Roles and Responsibilities of An EU Qualified Person

Thanks to the evolving global Regulatory landscape! Each country now has its own, defined regulations and requirements in governing the quality, safety, and efficacy of the medicinal products entering or being manufactured in their market. In this scenario, it is necessary for organizations to know about specific Regulatory requirements of their targeted markets. If their targeted market is EU, the first thing they should know about is the requirement and importance of a certified Qualified Person (QP).

As defined in the European Union’s (EU) legislation, Directive 2001/83/EC, Article 51 for Medicinal Products and Article 13 of Directive 2001/20/EC for Investigational Medicinal Products (IMPs), a QP is any licensed pharmacist, biologist, or chemist who has several years of experience working in pharmaceutical manufacturing operations and is based within the EU. Every sponsor company wishing to undertake trials in the EU or market a product in the EU must undergo the process of certification from the QP. Without the certification, no single batch of a finished pharmaceutical product or an IMP can be released for both sale and supply in the EU.

The QP will not only fulfill basic principles of certification but will also ensure that an appropriate Quality System is in place for the market-entry process. To operate as a QP in the EU, there are certain prerequisites that needs to be considered:

  • QP has to be named by the Marketing Authorization Holder in the EU and must be registered/ accepted by the EU member state where the company resides
  • QP has to be linked to an existing European Manufacturing Authorization and license [EU/European Consumer Centre (ECC)]
  • QP must be registered by the authority of the respective EU member state (the requirements might differ from member state to member state)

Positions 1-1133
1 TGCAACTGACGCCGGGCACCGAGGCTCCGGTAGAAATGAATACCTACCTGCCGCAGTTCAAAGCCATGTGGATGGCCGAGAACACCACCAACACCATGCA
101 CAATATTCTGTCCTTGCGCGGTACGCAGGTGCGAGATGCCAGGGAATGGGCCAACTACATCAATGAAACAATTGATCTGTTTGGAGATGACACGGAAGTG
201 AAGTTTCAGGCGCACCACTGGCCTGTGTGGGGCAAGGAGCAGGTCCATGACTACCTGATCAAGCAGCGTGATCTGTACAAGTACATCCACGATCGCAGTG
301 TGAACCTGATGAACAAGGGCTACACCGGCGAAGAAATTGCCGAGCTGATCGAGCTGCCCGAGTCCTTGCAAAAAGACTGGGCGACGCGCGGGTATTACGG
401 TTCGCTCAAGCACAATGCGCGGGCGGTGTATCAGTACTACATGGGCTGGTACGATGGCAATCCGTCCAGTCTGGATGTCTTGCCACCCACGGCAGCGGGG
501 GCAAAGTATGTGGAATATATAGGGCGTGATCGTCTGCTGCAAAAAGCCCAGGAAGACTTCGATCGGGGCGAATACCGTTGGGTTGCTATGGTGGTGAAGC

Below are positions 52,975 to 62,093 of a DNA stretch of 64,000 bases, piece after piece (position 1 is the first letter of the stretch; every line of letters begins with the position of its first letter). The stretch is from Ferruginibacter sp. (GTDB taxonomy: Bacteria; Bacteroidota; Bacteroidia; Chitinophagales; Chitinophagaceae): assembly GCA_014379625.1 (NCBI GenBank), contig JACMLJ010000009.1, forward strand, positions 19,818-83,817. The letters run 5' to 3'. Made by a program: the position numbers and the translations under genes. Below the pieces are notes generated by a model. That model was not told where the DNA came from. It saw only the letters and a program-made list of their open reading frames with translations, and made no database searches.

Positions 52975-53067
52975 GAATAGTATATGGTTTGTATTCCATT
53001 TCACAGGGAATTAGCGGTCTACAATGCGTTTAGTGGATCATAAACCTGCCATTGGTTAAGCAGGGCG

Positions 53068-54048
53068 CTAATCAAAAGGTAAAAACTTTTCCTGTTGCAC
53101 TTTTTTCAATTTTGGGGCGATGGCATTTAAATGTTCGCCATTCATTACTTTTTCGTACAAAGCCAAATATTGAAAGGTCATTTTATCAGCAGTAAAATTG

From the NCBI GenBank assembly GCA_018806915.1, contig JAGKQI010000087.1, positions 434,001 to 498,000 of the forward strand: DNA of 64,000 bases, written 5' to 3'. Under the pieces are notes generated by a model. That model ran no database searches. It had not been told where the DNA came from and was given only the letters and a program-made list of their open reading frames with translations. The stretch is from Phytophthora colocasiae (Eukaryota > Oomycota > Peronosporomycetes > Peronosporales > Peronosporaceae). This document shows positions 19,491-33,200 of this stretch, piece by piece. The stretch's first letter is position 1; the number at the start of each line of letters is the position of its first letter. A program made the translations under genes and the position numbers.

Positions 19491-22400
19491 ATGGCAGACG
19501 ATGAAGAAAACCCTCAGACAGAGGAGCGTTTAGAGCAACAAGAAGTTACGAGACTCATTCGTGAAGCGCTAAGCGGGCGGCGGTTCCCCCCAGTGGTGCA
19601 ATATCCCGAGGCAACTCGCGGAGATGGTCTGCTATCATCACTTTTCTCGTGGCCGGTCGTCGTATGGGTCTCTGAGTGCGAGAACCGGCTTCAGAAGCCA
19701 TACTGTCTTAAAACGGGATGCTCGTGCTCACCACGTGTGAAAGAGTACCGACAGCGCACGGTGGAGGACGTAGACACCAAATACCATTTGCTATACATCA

As a key person in the quality system of the EU, key responsibilities of a QP include to check:

  • Compliance of batch manufacturing as per market authorization requirements
  • Product has been manufactured according to the GMP standards
  • The principal manufacturing and testing processes of the products have been validated
  • Account has been taken about the actual production conditions and manufacturing records
  • Any deviations or planned changes in the production and quality control of the products have been authorized by the persons responsible as per the defined system
  • Any changes requiring variation to the marketing or manufacturing authorization have been notified and authorized by the relevant authority
  • All the necessary tests have been performed on the products, including additional sampling, and inspection initiated because of deviations or planned changes
  • All necessary production and quality control documentation has been completed and endorsed by the authorized staff
  • All audits are carried out as required by the quality assurance system

In addition to the above-mentioned key responsibilities, for medicinal products manufactured outside the EU, the QP ensures:

  • each imported batch has undergone a full qualitative analysis and a quantitative analysis of at least all the active substances,
  • all the other tests necessary in ensuring the quality of medicinal products as per the requirements of the Marketing Authorization (MA)

Though the role of QP changes with each EU member state, product quality remains to be common across the EU. In such cases, thorough understanding of the roles and responsibilities of the QP can de-risk the Regulatory hurdles and expedite the product’s time to market for organizations willing to enter the EU. Stay informed. Stay compliant.